11g and the 802. Network service level can also be improved by enabling smooth handover between access points.11b) terminals only.11b standard should be monitored. in which case the problem would be the sensible distribution of channels between the networks.11b standards. It should also be established whether there are 802. Handover between access points can be accelerated by making advance preparations on the controller. Other transmitters are silenced using an RTS/CTS handshake prior to the transmission if the packet size exceeds 2. whereas browsing and e-mail are services which are less susceptible to disturbances. a degree of caution is advised as the consequences of adjustments may be difficult to measure and. Networks only supporting the 802.11g standard. In such cases. Cisco’s controller. i.11g in the 2. The best of these alternatives is to transfer 802. only if the fragmentation threshold has been raised. If 802. Depending on the number of users.11b/g clients on the network using the 802.11b-compatible devices. which do not support faster data transfer. The WLAN standard provides several opportunities for parameter adjustment.e.11g standard offer higher data rates than networks that support both the 802. Although the parameters can be adjusted in various ways.11n to the 5 GHz frequency or to set up a parallel 802. support for the standard can be removed.11n standard are compatible with all previous standards (802.346 bytes. occasionally. Several other parameters that affect the use of radio resources and power consumption can also be adjusted. Best Effort and Background. On the other hand. including beacon interval. The allocation of a large share of the bandwidth available to certain services and the setting of a high user-specific bandwidth allow improved support for VoIP calls. enables the specification of data rates and share of bandwidth for all of these.4 GHz frequency band and 802. The most sensible solution would be to transfer terminals compatible with 802.11n network. must be continued for some time until 802. even surprising. VoIP calls require short delay and guaranteed bandwidth. Support for the currently most common standard. According to the default parameters of the standard. for example.11b standard for one reason or another.11b devices are known not to be present on the network. where access points are connected to each other via controllers.11g (and 802. it is recommended that: • Use of the 802.11n-compatible terminals to the 5 GHz frequency and to offer a wireless network in the 2. As with all networks. The best network performance can be achieved when the network supports the standard in question only. Controllers also generally involve a degree of radio resource management. Video.11n-compatible devices become truly common. Devices compatible with the 802.11b and 802.6.4 GHz frequency to 802. 17 . WLANs use QoS priority levels Voice. 802. too. these adjustments also result in lower data rates for other users when there is voice traffic on the network. WLANs are used for services that set various requirements for the network. With regard to network parameters.11b standard at some point to allow improved utilisation of the air interface through the exclusive use of the 802.11a in the 5 GHz frequency band). retry limits and listen interval. eliminating the need for reauthentication by the user. support for older standards lowers network performance [3].11g. The reason behind this is that in combined networks certain control messages must also be understandable by 802. packets are fragmented if their size exceeds 2. On controller-based networks.3 Network parameter optimisation WLAN performance depends largely on the standards supported. for example. this leads to a decline in the number of simultaneous users. It is advisable to discontinue support for the 802.347 bytes. this service is easy to implement.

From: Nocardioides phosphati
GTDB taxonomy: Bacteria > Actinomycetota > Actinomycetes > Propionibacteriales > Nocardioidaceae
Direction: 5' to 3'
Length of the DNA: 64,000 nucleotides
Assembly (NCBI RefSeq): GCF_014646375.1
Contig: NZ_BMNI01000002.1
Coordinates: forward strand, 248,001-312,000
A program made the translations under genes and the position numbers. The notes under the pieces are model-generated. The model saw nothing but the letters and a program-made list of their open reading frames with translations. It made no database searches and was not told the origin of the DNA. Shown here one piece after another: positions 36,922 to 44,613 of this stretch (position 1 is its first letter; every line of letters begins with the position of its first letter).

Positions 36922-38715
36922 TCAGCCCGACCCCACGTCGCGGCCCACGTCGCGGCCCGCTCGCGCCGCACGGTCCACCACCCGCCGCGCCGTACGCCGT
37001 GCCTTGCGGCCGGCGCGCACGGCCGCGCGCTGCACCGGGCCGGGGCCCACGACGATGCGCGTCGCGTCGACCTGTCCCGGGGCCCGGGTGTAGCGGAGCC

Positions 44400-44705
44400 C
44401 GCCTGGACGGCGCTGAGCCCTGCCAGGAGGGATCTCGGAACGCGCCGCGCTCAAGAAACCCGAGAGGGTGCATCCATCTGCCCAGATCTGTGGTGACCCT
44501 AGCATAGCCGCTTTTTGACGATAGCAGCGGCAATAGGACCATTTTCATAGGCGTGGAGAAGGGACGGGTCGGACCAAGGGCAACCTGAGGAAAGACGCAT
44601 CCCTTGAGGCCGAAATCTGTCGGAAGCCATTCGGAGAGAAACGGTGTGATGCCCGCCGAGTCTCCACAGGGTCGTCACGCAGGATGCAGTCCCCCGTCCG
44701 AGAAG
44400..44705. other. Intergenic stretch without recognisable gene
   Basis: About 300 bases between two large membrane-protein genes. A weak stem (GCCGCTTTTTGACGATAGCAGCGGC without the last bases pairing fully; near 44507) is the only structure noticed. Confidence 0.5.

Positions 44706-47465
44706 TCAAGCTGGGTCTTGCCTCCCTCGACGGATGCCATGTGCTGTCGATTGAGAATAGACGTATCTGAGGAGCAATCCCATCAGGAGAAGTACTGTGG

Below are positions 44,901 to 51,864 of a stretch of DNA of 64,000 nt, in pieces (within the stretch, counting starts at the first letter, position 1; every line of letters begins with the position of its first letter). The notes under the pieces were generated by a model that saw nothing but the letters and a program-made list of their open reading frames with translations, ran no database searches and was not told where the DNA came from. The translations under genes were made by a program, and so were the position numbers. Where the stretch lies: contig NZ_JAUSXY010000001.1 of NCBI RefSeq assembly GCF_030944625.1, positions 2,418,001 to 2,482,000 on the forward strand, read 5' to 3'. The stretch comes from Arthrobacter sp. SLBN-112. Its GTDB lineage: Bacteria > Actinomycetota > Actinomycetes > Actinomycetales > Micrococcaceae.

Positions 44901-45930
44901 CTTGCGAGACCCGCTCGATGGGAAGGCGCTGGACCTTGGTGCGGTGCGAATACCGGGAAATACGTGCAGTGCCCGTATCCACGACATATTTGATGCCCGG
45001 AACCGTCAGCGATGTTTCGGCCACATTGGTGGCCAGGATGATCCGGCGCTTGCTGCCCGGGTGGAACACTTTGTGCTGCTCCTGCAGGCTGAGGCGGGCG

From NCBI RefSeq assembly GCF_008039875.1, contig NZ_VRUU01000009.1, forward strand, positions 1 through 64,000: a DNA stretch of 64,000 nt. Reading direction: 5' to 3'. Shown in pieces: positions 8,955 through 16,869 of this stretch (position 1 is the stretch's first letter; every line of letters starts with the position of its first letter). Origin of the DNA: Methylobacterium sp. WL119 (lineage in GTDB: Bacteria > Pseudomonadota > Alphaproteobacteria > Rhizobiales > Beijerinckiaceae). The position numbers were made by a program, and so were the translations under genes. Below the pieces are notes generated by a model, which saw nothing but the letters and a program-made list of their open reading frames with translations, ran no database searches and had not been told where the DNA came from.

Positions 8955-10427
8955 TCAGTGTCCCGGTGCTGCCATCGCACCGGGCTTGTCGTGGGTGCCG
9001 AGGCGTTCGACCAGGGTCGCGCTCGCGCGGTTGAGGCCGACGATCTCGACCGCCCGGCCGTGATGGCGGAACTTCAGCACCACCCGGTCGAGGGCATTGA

7 Updating WLANs Wireless networks are not static. the technology is developing constantly and users are becoming increasingly demanding. a network infrastructure consisting of mixed brands and models of devices should be avoided. In other words. as many access points and/or controllers as possible should be updated at the same time. When updating hardware. 18 .

net/projects/iperf/ http://www.org/wiki/Iperf http://sourceforge.References [1] [2] [3] http://en.com/content/view/30224/100/ 19 .wikipedia.smallnetbuilder.

IT Center for Science Ltd.Glossary AES CSC Funet IP MobileFunet SSID VLAN WLAN Advanced Encryption Standard CSC . Finnish University and Research Network Internet Protocol a working group on wireless systems and mobility led by Funet Service Set Identification Virtual Local Area Network Wireless Local Area Network WPA and WPA2 Wi-Fi Protected Access 20 .